Initiatives Will Enhance Recreational Assets & Improve Environment

As the City works to promote economic growth and development in our central business district, we are simultaneously committed to protecting a suburban quality of life in our neighborhoods. An important part of this commitment is investment in our parks and protection of valuable open space. In recent weeks, we have taken several steps related to these priorities.

Funding Secured for Colonial Greenway: The Colonial Greenway is a fifteen-mile inter-municipal trail system that will link several parks and neighborhoods in our region through two interlocking loops. As an avid hiker, I have been privileged to work personally on this project for several years. While most of the Greenway’s components are already accessible and well-used, several connections require expensive capital improvements. In December, we were able to secure agreement from the County government to fund more than $500,000 of trail upgrades in New Rochelle. The County’s financial assistance should permit a formal opening of the Greenway later this year. A press release with additional details is HERE. Our agreement with the County will also preserve as open space a half-acre property on Flandreau Avenue and incorporate it formally into the Greenway. The future of the Flandreau parklet had been the subject of some dispute and this agreement is welcome news for the surrounding neighborhood and for our community as a whole.

Open Space Zoning Considered for Additional Properties: The most protective zoning classification available to the City is Recreation and Open Space (ROS), which can preserve properties from development in perpetuity. On March 13th, the Council will hold a public hearing on the remapping of some 23 acres at 8 locations to ROS. In each case, these properties are publicly-owned.

Ambitious Plans Unveiled for City Park: City Park is New Rochelle’s primary active recreational facility, with a variety of fields for football, soccer, and baseball. The City recently unveiled exciting plans to add additional fields to the park, in order to accommodate the growing demands of various leagues. A preliminary site plan can be viewed HERE. The new City Park is the subject of a grant application to the County’s legacy program, and implementation of improvements will depend upon receipt of financial assistance.

Park Rules Adopted for Ward Acres: Following more than a year of occasionally heated debate, the City Council has unanimously adopted rules for dog-walking at Ward Acres park. Beginning April 1st, the new rules will permit dogs to be unleashed in the park on weekdays from dawn to 10:00am and again from 5:00pm to dusk, and from dawn to 10:00am on weekends and holidays. During winter months, afternoon off-leash hours will commence at 4:00pm and be available also on weekends and holidays. Those wishing to walk dogs in the park will be required to obtain a permit from the Department of Parks and Recreation and to pay a permit fee. The City has struggled to adopt a fair policy that balances the interests of dog owners with those intimated by the presence of unleashed animals. Like most compromises, the new rules have left many of both sides of the issue dissatisfied, but I hope that the rules will prove successful in practice. At the same time, the City is proceeding with a substantial investment in Ward Acres’ environmental health, beginning with a multi-year program to remove invasive vines and restore the park’s ecology.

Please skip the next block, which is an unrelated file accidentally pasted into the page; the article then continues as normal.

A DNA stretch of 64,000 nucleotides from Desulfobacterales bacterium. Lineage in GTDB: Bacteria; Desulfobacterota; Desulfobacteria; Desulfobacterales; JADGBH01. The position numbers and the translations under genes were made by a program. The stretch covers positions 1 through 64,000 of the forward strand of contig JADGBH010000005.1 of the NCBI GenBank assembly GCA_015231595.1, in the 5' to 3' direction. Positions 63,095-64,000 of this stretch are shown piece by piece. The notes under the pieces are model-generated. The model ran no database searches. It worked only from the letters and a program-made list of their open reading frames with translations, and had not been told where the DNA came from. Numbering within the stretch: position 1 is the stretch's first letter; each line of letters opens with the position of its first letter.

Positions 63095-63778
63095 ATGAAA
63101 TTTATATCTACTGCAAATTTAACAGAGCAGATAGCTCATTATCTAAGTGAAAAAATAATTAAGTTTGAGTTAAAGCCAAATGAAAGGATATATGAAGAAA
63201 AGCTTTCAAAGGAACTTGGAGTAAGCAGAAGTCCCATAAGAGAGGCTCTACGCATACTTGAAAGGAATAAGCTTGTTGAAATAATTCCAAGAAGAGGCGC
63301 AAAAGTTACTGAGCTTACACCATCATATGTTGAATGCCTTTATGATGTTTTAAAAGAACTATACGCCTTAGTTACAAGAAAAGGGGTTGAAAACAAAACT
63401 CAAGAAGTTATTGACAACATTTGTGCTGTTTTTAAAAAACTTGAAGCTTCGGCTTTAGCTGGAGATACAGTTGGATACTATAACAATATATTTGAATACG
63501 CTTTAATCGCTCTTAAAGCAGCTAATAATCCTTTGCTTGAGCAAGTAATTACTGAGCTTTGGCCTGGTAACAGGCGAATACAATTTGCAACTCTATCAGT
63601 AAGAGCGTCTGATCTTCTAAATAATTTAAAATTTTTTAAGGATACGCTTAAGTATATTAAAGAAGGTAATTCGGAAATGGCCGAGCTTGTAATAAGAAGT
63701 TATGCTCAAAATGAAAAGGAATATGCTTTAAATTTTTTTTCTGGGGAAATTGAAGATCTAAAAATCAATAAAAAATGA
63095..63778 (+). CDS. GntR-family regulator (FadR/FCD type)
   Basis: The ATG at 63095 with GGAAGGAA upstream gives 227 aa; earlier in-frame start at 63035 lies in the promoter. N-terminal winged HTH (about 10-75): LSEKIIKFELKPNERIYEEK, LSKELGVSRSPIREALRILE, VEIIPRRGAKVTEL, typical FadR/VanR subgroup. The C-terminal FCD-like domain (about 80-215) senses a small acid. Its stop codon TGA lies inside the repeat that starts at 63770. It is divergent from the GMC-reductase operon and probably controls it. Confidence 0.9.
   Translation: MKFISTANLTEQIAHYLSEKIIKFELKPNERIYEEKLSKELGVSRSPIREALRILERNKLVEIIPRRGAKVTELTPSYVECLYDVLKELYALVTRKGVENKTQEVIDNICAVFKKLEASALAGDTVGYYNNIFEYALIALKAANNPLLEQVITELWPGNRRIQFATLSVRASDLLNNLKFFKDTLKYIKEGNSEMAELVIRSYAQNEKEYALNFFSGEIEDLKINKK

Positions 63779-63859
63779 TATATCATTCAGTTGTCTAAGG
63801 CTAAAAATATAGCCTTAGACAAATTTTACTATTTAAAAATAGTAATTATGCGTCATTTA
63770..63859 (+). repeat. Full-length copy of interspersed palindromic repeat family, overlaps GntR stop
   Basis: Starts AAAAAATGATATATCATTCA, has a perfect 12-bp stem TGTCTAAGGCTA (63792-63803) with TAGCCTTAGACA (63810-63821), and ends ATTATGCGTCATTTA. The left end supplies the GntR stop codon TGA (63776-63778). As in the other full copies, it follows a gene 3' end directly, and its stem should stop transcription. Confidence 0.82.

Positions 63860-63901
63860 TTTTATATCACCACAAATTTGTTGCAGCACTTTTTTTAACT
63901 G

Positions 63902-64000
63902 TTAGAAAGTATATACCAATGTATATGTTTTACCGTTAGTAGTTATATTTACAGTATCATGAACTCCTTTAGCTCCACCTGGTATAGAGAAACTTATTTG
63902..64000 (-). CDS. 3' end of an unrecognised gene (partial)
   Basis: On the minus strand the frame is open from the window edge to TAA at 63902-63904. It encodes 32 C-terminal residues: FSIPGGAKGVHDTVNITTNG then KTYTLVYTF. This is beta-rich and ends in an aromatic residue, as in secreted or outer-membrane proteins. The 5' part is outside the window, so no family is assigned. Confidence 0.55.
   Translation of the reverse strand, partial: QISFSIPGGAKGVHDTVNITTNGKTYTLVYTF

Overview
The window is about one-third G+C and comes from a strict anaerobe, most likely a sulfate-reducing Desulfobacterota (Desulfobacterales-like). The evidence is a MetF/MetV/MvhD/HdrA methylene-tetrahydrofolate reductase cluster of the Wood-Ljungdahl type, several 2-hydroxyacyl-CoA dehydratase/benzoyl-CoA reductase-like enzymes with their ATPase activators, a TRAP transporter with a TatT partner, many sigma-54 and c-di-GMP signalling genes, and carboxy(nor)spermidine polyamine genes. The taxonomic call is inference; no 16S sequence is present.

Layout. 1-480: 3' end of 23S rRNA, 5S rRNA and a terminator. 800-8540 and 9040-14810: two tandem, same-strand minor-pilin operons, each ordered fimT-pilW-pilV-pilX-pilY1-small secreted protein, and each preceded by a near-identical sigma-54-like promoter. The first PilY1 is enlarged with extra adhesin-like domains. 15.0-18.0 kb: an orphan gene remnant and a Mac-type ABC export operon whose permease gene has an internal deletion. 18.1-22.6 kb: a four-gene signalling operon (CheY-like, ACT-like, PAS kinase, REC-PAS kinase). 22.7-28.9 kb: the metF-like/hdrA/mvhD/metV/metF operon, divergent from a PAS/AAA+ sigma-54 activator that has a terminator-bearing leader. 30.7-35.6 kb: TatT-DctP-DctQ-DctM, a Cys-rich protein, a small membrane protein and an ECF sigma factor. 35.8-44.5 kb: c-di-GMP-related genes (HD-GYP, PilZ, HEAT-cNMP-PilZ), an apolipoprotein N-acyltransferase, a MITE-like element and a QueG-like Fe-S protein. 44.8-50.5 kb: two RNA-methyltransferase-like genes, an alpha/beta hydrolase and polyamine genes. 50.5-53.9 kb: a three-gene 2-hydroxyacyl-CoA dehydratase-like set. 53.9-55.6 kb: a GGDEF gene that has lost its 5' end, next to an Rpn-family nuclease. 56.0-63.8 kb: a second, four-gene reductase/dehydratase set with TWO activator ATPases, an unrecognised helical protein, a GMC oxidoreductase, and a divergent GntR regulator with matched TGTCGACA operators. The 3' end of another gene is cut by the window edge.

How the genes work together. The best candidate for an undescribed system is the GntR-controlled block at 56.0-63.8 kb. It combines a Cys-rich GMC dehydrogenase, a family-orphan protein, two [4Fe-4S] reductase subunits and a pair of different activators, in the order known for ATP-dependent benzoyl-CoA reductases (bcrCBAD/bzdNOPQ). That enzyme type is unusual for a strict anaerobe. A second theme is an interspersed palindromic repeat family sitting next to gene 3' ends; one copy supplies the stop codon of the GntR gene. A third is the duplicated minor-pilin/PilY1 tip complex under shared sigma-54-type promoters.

Moratorium On Field Development Approved: The Council voted unanimously this week to adopt a ninety-day moratorium on the development of privately-owned athletic fields. This brief moratorium will permit City staff to consider the various planning issues raised by athletic fields, such as the new softball field proposed by Iona College for the Beechmont/Rice Oval, and to consider the merits of possible changes in our zoning or building code that might balance the recreational and institutional value of new fields with neighborhood concerns about quality of life. I expect that our staff will seek input from community and college leaders during the weeks ahead, so that all interests and perspectives can be fully understood. Should the Council elect to make permanent changes in our code, such revisions will have to be well-grounded in the law, property rights, and established land use practices.